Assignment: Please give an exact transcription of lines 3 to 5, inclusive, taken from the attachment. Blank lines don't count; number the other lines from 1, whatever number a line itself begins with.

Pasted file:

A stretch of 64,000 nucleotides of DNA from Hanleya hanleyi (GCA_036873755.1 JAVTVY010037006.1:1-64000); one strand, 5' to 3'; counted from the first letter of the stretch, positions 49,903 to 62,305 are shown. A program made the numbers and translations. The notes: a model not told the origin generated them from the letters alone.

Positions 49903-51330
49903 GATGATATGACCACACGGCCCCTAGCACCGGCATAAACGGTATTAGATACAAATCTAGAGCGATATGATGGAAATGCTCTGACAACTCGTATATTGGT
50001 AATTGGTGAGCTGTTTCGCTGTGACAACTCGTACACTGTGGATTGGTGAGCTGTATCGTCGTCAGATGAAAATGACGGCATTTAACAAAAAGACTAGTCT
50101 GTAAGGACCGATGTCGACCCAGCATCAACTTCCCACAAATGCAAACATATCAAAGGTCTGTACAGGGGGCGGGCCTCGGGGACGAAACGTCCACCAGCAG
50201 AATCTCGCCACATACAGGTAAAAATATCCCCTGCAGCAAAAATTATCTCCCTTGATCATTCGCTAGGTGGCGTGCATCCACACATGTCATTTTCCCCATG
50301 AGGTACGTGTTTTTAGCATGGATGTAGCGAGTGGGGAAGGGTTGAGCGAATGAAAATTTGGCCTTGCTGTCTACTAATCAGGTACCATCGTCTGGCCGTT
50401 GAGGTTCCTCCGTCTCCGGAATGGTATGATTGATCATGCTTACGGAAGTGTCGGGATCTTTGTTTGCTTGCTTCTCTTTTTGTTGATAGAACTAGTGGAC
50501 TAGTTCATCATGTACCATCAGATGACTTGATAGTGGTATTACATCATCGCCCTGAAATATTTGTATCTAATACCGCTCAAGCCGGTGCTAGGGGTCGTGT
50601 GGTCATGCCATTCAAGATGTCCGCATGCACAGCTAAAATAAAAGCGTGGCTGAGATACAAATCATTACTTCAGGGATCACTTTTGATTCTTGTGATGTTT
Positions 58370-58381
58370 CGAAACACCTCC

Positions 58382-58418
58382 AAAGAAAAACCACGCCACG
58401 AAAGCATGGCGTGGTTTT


49903 GATGATATGACCACACGGCCCCTAGCACCGGCATAAACGGTATTAGATACAAATCTAGAGCGATATGATGGAAATGCTCTGACAACTCGTATATTGGT
50001 AATTGGTGAGCTGTTTCGCTGTGACAACTCGTACACTGTGGATTGGTGAGCTGTATCGTCGTCAGATGAAAATGACGGCATTTAACAAAAAGACTAGTCT
50101 GTAAGGACCGATGTCGACCCAGCATCAACTTCCCACAAATGCAAACATATCAAAGGTCTGTACAGGGGGCGGGCCTCGGGGACGAAACGTCCACCAGCAG